The science of stroke rehabilitation: part one


'Biology is the study of complicated things that have the appearance of being designed with a purpose' - Richard Dawkins
'The brain is like a muscle, when it is in use we feel very good. Understanding is joyous' - Carl Sagan
'If we all light up, we can scare away the dark' - Michael David Rosenberg
'Practice makes permanent' - David Kelly


Stroke rehabilitation
is a science. Success requires different professionals working together at the cutting edge. To fully understand the principles of rehabilitation, we must know the nature of the brain. Within this article we will consider its evolution, structure and adaptive mechanisms. We will discuss research, science and medicine. We will then bring this knowledge together to explain the science of rehabilitation.

I hope to be a clear guide, but forgive me my eccentric parlance. It is hard not to feel inspired to see science used to such human benefit. I hope not to just explain rehabilitation, but to stoke the fires of knowledge-seeking inherent in us all. This article will open the window on the brain and explain how we may channel its natural mechanisms toward meaningful recovery.

The brain; first, in the middle and in the last


There is no deeper mystery and catharsis than understanding of the centre of our story, the brain. This porridge-like structure is the end result of evolution. The reptilian hindbrain hidden controls our baser functions, the primate midbrain our emotion and memory centres, and the very human frontal lobes, our abstract reasoning and learning. We see our complexity change with our brain's evolution, an organic narrative for the brilliance of life and adaption, stoked in the flames of harsh realities across eons.

The brain is responsible for not just out movements, but our whole perception of the world. Each stimulus, be it the music of Mozart or the smell of coffee, is cleverly processed and packaged into useable information. It explains the universe and asks for only oxygen, water and sugar in return. It is magnificently generous, and its penchant for pattern recognition and logical thinking is our greatest asset. All of this is fuelled by a simple blood network called your cerebral circulation.

Through the microscope we see that the brain is formed of neurons; metabolic powerhouses that talk to each other and the body, through complex dense fingers called dendrites ending in synapses. These very much resemble complex three dimensional spider webs, which undergo constant re-modeling. Collections of these neurons work together, to produce specific functions. The complexity of interaction cannot be understated, and has been fine-tuned by eons of trial and error. The brain is a complicated and purpose-built machine.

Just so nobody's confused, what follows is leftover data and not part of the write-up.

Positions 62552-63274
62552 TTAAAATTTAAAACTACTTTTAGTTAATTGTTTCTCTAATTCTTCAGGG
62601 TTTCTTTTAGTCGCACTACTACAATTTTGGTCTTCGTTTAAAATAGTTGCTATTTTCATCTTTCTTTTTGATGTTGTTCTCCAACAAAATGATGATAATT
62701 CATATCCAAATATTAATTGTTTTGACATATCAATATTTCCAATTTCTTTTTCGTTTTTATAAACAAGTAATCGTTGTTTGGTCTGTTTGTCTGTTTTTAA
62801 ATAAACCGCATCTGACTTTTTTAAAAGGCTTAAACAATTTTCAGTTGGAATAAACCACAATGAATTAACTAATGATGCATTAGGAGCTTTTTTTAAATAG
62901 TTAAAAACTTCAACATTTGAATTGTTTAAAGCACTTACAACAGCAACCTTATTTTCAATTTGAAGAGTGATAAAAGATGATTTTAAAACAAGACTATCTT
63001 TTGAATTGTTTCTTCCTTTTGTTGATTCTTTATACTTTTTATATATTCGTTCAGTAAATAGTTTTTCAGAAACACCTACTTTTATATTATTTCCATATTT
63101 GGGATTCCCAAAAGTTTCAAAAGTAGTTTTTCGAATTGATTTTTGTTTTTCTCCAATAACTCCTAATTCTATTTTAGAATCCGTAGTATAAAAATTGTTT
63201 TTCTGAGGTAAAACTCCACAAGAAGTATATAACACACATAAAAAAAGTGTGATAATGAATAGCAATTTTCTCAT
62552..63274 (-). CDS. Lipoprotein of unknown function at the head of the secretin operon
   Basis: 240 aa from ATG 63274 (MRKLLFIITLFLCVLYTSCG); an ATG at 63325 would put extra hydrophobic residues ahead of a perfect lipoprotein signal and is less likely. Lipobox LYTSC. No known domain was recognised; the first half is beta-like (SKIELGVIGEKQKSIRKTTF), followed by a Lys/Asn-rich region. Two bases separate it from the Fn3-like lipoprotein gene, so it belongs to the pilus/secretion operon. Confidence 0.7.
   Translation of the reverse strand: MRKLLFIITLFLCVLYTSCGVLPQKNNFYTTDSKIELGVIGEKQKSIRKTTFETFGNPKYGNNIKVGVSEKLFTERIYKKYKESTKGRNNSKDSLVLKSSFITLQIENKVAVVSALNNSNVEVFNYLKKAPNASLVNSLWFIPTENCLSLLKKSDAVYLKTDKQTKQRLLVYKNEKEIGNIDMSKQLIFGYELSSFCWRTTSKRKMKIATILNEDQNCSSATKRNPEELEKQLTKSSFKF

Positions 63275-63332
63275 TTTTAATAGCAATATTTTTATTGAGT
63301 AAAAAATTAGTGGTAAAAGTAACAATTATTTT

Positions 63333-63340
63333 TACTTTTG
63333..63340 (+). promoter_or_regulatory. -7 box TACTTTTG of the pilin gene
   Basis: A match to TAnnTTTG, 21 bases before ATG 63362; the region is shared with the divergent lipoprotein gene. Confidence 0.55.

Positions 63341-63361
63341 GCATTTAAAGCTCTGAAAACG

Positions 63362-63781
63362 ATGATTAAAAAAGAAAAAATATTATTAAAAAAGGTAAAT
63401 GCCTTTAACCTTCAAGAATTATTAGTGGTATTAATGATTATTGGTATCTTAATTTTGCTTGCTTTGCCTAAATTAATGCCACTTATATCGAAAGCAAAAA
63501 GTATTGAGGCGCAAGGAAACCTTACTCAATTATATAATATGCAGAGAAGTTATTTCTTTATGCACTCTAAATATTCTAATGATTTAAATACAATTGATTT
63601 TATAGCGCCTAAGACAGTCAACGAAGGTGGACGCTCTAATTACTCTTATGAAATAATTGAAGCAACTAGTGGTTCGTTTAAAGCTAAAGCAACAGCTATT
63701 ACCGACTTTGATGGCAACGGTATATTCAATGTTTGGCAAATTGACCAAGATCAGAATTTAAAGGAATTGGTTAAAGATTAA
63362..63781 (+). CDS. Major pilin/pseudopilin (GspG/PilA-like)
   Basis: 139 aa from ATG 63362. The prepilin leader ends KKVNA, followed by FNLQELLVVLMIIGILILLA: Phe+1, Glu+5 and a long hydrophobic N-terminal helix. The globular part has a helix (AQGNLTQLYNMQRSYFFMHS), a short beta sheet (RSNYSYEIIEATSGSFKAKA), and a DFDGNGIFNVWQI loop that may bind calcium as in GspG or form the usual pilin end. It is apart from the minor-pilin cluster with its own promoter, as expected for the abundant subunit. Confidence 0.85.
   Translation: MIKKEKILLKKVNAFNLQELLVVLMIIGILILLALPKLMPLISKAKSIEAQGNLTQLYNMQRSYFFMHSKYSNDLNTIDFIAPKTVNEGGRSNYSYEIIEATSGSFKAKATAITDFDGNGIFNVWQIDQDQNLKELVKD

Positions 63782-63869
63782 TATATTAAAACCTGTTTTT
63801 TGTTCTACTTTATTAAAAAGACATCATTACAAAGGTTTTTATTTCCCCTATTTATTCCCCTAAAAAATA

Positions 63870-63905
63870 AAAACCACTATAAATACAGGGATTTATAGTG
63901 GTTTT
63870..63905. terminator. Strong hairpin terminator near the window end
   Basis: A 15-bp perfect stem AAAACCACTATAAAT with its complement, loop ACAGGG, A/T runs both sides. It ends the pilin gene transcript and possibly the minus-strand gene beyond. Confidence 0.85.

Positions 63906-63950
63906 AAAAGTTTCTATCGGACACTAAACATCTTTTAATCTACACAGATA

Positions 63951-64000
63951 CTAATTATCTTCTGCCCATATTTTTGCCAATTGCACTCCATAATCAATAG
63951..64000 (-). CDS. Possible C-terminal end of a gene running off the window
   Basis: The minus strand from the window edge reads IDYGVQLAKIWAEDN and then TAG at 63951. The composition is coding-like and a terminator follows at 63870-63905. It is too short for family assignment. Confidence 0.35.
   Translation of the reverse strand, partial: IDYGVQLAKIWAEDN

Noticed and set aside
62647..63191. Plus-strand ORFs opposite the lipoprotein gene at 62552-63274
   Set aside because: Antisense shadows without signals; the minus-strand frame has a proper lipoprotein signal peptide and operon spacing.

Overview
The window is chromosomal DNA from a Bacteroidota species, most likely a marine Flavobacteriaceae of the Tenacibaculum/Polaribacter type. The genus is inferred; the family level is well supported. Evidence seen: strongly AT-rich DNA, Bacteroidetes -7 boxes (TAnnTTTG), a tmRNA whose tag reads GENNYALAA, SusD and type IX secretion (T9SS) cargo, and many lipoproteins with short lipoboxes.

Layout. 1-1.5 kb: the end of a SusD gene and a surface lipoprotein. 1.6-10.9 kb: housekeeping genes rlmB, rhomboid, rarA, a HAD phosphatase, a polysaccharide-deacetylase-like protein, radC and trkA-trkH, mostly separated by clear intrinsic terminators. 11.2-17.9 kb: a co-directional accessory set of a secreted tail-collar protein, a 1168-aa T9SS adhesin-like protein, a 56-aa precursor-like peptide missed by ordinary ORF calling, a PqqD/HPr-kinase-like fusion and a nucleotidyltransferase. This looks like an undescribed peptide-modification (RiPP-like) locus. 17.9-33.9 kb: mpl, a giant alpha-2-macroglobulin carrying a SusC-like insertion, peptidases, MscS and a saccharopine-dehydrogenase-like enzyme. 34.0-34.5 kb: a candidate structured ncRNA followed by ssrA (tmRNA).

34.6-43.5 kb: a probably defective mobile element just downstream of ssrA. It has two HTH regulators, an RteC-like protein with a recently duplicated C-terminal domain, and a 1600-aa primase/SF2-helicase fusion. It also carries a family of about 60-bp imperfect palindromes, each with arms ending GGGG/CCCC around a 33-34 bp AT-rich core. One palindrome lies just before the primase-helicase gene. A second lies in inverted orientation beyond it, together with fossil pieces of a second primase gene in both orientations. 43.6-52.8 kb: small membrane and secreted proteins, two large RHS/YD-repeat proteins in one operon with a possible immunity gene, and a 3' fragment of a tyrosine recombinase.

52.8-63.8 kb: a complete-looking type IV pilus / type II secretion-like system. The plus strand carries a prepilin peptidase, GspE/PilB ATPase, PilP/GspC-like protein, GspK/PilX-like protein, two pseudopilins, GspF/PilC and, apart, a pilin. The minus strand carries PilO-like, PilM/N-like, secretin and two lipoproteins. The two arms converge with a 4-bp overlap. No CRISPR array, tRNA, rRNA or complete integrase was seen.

The creation of these cells is directed by a chorus of regulatory molecules and growth factors inspired by a range of internal and external stimuli. Neurons and their connections are strengthened by use. These cells and their connections form the intricate circuitry of our being and give intent to our form. You are your brain, and like you, it is complex and individual.

And like any precious and complex thing, its loss is devastating. A stroke, be it due to clot or bleed, steals it of its oxygen and fuel. Complex and ancient machinery grinds to a halt. Disability will be related to the brain region affected, and, to an extent, will vary by size of region. This may range from a paralysed limb to the loss of speech. The complexity of the brain betrays itself through catastrophic chain reactions. However, understanding this complexity can be used to our advantage.


Ben is a young NHS doctor in the Southwest. His interests include neurology, health communication, and medical ethics. He is also an avid advocate of compassionate care and quality improvement, running a project in the Southwest around medical humanities. Please follow and support: Dr Janaway on Facebook Dr Janaway on Twitter

The opinions expressed in this article are the author's alone and do not reflect those of the NHS or associated agencies. All facts are based on the best available evidence. The author is happy to receive questions. There are no conflicts of interest and due consideration has been given to the consequence of conclusion or interpretation.